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The Science of Forgiveness

Social harm and conflict considerably affect our psychological and physical well-being. While we tend to ruminate and dwell on injustice, studies show that forgiving people who have caused us harm reduces personal distress and fosters happiness.

Forgiveness does not mean forgetting or condoning the offence; it doesn't necessarily even mean reconciling with the person who hurt us. It means changing our attitude towards this original hurt so that it doesn't continue to wound us.

So here is how researchers define forgiveness and some key scientific findings;

What Constitutes Forgiveness

Scientists define and measure forgiveness in terms of four components;

  1. Acceptance of the transgression or the harm that somebody has perpetrated against you. And that does not mean condoning the action and resolving the person of any responsibility.

  2. You no longer are oriented towards punishment or seeking revenge. Yet this does not mean forgetting what was perpetrated against you.

  3. There is a decline in trying to avoid that person. And that does not mean necessarily reconciling or returning to a cooperative state with the person.

  4. Feeling compassion towards that individual in the sense that the person who’s harmed you may have harmed you out of their own suffering, and you understand and feel compassion for that person. And that does not mean for sure that you give them the excuse and justification for their harm.

Benefits of Forgiveness

Researchers have found that forgiveness

  • Declines the fight or flight response, reduces heart rate and blood pressure

  • Reduce stress, anxiety, depression, anger and hurt

  • Increases optimism, hope, compassion, and physical vitality

  • Improves personal relationships with family, friends and community

Forgiveness: A Trainable Skill

Created by Robert Enright, Ph.D. one of the world’s leading forgiveness researchers, the following process gives us the opportunity to practice forgiveness.

Keep in mind that the process and pace will be different from person to person, and sometimes, it might be helpful to couple it with therapy, especially if one is working through a traumatic event.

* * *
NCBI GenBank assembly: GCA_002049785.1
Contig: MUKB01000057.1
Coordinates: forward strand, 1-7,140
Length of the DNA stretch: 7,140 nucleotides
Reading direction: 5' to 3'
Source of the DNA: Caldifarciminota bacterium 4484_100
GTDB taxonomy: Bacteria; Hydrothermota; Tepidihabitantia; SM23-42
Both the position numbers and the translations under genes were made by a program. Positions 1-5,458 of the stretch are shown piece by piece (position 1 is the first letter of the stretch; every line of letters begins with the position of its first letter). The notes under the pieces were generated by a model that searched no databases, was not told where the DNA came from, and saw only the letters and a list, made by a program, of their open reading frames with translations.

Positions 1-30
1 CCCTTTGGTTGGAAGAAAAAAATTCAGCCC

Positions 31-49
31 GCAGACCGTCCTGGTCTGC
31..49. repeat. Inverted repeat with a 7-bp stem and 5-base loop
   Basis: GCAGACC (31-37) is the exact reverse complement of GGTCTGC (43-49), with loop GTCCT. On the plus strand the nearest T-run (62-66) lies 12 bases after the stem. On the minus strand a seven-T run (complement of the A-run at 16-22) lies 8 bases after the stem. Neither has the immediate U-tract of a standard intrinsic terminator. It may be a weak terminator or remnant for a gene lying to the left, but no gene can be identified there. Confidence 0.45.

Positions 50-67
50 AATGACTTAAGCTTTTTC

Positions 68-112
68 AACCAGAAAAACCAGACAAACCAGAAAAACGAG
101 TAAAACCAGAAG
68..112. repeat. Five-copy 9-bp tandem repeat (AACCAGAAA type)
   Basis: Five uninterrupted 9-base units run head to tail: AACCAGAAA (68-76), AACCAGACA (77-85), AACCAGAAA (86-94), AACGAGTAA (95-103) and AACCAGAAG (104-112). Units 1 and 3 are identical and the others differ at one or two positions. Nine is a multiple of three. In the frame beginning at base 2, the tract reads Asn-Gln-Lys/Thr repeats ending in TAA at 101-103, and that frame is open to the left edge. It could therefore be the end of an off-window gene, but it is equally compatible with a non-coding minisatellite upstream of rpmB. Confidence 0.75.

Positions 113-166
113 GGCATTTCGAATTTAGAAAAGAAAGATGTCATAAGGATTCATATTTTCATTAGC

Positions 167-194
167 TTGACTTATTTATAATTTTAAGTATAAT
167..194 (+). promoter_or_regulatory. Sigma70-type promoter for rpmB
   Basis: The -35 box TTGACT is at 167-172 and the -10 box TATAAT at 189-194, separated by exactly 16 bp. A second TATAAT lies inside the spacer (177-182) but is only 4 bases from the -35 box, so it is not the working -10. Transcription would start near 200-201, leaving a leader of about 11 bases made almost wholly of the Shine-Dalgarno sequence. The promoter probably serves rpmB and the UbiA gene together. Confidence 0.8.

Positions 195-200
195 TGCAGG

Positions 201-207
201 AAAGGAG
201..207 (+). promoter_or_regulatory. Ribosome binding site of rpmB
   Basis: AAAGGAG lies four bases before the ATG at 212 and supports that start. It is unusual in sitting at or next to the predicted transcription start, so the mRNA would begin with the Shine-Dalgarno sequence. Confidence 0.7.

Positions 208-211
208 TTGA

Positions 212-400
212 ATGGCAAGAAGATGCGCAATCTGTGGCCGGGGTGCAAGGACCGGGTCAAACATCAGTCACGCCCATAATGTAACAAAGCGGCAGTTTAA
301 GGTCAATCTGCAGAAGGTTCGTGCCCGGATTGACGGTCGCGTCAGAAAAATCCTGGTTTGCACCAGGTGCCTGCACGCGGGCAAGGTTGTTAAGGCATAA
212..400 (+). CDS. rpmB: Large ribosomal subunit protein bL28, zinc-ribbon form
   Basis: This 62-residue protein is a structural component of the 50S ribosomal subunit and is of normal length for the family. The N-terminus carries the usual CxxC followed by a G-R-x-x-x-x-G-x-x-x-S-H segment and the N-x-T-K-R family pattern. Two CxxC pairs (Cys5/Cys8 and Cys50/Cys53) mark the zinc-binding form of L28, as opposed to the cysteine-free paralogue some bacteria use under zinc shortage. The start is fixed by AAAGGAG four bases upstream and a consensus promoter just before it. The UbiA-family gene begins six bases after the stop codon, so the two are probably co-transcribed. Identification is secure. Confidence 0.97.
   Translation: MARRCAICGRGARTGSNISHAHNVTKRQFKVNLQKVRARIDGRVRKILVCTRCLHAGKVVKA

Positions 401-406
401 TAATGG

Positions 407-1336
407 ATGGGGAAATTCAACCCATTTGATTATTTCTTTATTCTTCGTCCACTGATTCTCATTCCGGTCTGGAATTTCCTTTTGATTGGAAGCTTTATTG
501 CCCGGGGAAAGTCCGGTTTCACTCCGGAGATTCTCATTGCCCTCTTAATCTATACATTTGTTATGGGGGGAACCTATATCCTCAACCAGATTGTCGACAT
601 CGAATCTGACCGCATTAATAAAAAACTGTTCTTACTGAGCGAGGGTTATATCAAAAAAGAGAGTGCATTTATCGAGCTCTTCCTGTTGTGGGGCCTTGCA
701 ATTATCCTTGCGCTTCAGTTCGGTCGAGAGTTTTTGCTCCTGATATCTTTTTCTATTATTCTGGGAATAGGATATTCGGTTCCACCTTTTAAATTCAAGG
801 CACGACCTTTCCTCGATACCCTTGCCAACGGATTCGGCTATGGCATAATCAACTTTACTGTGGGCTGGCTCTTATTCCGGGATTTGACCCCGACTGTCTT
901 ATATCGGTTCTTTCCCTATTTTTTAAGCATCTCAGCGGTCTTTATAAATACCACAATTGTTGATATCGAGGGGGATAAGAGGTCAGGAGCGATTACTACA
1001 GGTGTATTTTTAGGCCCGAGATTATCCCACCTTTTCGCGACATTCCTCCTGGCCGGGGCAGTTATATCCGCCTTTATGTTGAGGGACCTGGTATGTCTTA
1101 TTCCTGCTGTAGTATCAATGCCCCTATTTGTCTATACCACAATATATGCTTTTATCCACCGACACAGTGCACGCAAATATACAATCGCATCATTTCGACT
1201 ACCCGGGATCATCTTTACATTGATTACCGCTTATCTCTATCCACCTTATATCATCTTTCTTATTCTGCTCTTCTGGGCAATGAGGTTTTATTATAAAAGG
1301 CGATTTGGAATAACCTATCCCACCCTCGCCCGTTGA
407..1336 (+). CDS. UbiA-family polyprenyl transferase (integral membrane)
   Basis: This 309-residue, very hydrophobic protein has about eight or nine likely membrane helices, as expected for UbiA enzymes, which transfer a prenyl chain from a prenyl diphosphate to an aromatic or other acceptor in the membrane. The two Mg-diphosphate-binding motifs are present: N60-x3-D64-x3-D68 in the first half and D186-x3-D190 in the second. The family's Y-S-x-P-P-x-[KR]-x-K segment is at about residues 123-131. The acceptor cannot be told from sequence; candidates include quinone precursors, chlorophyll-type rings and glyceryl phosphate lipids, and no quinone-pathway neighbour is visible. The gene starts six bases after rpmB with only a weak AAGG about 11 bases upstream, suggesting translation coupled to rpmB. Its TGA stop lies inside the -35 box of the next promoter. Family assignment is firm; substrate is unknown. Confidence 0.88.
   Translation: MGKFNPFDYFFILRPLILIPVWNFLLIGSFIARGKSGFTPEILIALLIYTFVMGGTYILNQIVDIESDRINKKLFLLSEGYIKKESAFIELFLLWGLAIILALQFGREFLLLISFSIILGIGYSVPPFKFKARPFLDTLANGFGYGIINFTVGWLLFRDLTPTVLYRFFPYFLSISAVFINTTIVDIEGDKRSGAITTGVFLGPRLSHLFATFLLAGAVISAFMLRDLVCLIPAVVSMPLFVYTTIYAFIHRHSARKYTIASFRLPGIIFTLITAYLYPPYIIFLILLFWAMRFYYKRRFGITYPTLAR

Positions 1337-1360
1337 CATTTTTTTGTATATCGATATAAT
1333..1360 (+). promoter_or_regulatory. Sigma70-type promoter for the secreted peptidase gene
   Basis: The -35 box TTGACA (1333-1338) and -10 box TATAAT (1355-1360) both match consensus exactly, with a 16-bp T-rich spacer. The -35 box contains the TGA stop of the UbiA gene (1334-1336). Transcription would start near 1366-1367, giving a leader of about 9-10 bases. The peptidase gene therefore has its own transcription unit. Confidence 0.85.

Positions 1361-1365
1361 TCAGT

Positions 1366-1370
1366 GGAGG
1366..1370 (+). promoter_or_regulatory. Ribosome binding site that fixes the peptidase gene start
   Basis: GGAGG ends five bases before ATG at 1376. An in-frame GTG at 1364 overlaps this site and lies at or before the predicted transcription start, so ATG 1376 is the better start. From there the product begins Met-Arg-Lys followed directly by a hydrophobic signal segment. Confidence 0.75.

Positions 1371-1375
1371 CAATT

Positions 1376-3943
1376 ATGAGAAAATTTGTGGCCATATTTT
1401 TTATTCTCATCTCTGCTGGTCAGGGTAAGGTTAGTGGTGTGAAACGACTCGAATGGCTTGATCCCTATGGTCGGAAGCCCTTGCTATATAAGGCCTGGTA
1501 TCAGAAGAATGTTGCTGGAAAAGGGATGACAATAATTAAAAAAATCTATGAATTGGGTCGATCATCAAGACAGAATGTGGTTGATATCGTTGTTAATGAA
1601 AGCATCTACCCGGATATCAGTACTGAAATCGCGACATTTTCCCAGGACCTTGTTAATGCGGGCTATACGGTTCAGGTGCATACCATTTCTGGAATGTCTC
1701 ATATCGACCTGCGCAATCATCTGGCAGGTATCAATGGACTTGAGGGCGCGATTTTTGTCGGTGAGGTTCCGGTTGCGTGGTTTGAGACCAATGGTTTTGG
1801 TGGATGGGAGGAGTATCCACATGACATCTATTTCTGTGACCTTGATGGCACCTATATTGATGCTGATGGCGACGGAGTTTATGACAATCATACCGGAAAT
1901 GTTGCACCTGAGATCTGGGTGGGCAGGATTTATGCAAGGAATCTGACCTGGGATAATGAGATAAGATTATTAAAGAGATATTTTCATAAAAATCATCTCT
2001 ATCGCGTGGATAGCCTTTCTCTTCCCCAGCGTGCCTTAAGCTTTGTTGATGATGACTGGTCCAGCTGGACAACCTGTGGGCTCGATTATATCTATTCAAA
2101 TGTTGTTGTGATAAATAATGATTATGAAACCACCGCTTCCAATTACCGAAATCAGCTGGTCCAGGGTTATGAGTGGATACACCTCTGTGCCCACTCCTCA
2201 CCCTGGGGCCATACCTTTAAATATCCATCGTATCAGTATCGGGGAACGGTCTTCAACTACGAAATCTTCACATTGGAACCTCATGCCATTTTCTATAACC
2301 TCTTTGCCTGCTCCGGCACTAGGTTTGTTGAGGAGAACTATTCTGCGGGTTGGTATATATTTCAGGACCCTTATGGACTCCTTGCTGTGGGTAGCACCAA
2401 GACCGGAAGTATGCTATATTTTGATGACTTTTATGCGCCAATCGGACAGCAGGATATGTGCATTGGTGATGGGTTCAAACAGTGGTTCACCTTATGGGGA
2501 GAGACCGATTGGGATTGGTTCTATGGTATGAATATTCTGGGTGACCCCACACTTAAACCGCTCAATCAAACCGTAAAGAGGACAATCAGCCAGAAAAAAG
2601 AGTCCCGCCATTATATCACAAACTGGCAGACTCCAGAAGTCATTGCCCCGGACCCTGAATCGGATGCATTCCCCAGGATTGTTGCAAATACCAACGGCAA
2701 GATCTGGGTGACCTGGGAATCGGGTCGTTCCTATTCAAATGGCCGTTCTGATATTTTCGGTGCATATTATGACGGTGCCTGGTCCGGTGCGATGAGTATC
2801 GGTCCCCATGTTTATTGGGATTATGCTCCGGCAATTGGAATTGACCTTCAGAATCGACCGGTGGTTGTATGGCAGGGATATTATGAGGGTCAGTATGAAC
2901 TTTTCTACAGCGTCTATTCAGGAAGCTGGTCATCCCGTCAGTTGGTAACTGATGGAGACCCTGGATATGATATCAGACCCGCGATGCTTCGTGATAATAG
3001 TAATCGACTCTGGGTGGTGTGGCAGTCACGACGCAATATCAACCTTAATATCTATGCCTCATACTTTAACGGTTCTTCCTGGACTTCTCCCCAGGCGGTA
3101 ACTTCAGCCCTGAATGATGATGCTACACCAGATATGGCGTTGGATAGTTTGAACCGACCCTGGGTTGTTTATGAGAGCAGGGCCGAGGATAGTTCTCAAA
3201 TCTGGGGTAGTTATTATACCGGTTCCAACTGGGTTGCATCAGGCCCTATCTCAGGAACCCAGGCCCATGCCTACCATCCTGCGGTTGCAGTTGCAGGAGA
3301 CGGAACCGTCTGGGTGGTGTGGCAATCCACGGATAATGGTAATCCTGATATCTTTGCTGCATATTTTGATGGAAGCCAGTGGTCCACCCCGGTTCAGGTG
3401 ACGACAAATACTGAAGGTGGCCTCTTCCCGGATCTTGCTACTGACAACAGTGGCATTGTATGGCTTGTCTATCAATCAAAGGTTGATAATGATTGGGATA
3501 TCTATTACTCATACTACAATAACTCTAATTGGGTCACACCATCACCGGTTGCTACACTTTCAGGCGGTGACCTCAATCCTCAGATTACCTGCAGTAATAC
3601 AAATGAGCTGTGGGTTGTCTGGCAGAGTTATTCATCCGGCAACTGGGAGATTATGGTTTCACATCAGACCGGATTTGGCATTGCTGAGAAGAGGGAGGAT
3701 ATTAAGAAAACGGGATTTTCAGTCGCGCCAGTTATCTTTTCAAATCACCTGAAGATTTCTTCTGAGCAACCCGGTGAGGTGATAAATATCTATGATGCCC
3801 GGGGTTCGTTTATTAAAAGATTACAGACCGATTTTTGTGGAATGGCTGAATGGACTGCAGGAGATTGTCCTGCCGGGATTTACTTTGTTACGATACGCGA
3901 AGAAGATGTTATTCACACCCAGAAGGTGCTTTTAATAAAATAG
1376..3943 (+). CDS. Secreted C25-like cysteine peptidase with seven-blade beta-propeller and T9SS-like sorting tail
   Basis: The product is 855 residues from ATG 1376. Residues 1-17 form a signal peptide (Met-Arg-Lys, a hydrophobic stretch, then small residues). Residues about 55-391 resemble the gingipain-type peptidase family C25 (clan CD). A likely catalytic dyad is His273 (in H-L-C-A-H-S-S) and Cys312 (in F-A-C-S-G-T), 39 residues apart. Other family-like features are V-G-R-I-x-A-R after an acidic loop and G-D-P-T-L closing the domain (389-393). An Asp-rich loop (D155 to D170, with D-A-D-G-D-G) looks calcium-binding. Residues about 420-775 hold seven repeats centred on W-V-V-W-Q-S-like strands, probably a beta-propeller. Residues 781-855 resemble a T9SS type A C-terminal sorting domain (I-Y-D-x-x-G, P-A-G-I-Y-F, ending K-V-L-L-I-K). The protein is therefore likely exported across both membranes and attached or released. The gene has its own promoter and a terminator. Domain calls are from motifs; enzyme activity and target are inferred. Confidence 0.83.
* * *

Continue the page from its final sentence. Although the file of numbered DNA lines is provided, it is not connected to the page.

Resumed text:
• Make a list of people who have hurt you, order them from the least who caused you pain to the most. Start the below process with the person who hurt you the least and once you complete the forgiveness process with that person, select the next person and move up the list until you are forgiving the person who hurt you the most.

  • Reflect on the psychological and physical harm caused by the offense of this person. Recognize that what happened was not okay, and allow yourself to feel the negative emotions that come up.

  • When you feel ready, start the act of mercy towards this person by consciously trying to reduce resentment towards them and instead try to offer them kindness and generosity. And while forgiving acknowledge that this person does not necessarily deserve your mercy, it is a gift to your offender for the purpose of changing the relationship between yourself and them. Practicing Meta meditation (loving kindness) would be very helpful in this process.

  • Try to better understand the person’s pain and vulnerability, and this is again not to excuse the person or condone the offence, but understanding why people commit destructive actions helps us prevent such acts from occurring to us in the future. So try to think how was this person’s childhood, consider their relationship with their parents and siblings, what wounds have they suffered from that made them more likely to hurt you, what stresses that they were under at the time they hurt you.

  • Be aware and mindful of your emotions and if/when they start to gradually be softer towards the person.

  • Allow yourself to feel and bear the pain caused by the person and try not to spill that pain back onto the offender nor onto those around you including loved ones.

  • Start extending the act of mercy towards this person, this could be through offering them a smile, a returned phone call, or a good word about them to others. If it’s not safe for you to interact with the person, you can practice this again through Meta meditation or journaling.

  • Finally, this practice helps us cultivate empathy and compassion for people who suffer from injustices. Trying to find meaning and purpose in what you have experienced might motivate you to work to help those who are hurting or work towards preventing future injustices of a similar nature.


- 8 Keys to Forgiveness by Robert Enright (Author), Babette Rothschild (Foreword) – July 21, 2015.

- Baskin, T.W., & Enright, R. D. (2004). Intervention studies on forgiveness: A meta-analysis. Journal of Counseling and Development, 82,79-90.


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